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College Net Price Calculators- What You Need to Know

a dad and daughter look at college costs on a laptop computer

If the price of a college degree is freaking you out, here is one of the best things you can do to save yourself a lot of money and grief before applying. Start using net price calculators!

The Background on Net Price & Net Price Calculators

Most of us know college can be expensive, but you might not know that college doesn’t cost the same amount of money for every student. That's because colleges offer different amounts of financial aid assistance to each student. To see how this works, you can look at an actual financial aid award you get from schools upon admission.

This report lists two different prices: a sticker price and a net price. The total yearly cost of a college education is called the sticker price. But the net price is what you will actually pay to attend the school. 

But what if you want to know how much you'll pay for a school—the net price—before being admitted? That's where net price calculators come in. They are helpful for identifying which colleges and universities are right in your price range and which are budget busters. Knowing this will help you make the right decision on where to go to college. 

Before using net price calculators, here are some things to know. 

How Do Net Price Calculators Work?

A school's calculator is designed to generate a personalized estimate of the cost of one year of school at the institution for your family. The tool calculates what gift aid an applicant may be entitled to from these sources:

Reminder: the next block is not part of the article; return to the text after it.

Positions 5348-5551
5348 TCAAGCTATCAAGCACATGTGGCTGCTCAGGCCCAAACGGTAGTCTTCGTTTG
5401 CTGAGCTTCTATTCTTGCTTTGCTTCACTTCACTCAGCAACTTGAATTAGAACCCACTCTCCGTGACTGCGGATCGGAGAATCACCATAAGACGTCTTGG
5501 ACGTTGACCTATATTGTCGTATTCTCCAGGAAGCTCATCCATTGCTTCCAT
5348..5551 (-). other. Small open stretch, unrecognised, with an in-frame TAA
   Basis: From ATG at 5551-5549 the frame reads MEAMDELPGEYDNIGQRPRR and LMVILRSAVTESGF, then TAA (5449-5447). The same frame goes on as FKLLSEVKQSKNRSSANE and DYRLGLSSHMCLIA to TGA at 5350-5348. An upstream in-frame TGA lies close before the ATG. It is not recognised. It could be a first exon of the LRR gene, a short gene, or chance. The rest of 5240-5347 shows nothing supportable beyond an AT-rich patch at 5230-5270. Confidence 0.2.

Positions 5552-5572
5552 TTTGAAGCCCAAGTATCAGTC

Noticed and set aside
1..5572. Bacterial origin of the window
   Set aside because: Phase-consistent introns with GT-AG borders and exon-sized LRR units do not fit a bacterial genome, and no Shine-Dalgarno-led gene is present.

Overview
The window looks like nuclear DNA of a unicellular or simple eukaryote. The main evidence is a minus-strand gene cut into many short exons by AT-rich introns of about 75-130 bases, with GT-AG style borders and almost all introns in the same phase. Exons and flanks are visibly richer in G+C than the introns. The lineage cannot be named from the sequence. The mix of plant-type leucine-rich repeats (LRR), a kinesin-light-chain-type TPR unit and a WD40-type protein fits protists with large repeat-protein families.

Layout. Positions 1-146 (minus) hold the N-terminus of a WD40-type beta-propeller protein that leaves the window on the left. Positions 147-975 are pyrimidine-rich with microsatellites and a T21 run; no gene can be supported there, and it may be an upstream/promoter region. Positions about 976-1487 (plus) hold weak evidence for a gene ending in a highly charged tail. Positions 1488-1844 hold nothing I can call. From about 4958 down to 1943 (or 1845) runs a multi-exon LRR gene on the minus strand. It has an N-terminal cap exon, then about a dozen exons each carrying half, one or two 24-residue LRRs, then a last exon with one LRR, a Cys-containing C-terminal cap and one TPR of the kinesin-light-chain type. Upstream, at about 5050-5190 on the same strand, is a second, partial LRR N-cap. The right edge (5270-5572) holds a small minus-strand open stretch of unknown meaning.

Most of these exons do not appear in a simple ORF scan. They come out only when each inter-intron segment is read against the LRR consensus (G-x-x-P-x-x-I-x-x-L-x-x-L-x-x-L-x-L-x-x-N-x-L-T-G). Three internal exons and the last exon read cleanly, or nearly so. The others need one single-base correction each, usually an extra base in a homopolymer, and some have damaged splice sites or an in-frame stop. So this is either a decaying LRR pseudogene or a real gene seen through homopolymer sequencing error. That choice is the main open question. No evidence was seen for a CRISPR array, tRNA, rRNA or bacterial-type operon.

• Federal grants
  • State grants
  • Institutional aid

A net price calculator adds up this potential free money and subtracts it from the cost of attendance to obtain the net price. When determining potential awards, a net price calculator relies heavily on the parents' and teenagers' relevant tax returns and their latest investment account statements.

Which Schools Offer a Net Price Calculator?

Are you wondering if colleges are required to have a net price calculator? Federal law requires that colleges and universities that participate in the federal financial aid system (and that’s nearly all of them) offer a net price calculator on their website. These calculators are designed for incoming full-time freshmen. But some offer an additional net price calculator for transfer students.

How Can I Use Net Price Calculators?

Traditionally, students have applied without knowing what their ultimate price would be. Sure, it’s easy enough for families to look up sticker prices, but that is rarely the price they pay.

Faced with a pricing vacuum, families would usually wish for the best possible outcome, after teens submit their applications, parents hope against the hope that their children will be showered with generous award packages.

Before applying to any school, you can avoid making emotionally-compromised decisions by using net price calculators. It takes a few short minutes to enter in essential data points, like your dependency status, family size, household income, assets, and so on. Then you'll see an estimated net price.

How to Identify Accurate Net Price Calculators

The quality of net price calculators can vary significantly. The least reliable ones for many families will rely upon the federal calculator template, which schools can use for free.

Roughly half of the schools use net price calculators that depend upon the federal template. Other colleges and universities created their own calculators in-house or hired outside vendors to build them.

The federally-inspired calculators do not ask about:

  • Parent(s) assets
  • Student’s assets
  • Actual parent(s) income figures
  • Actual child income figures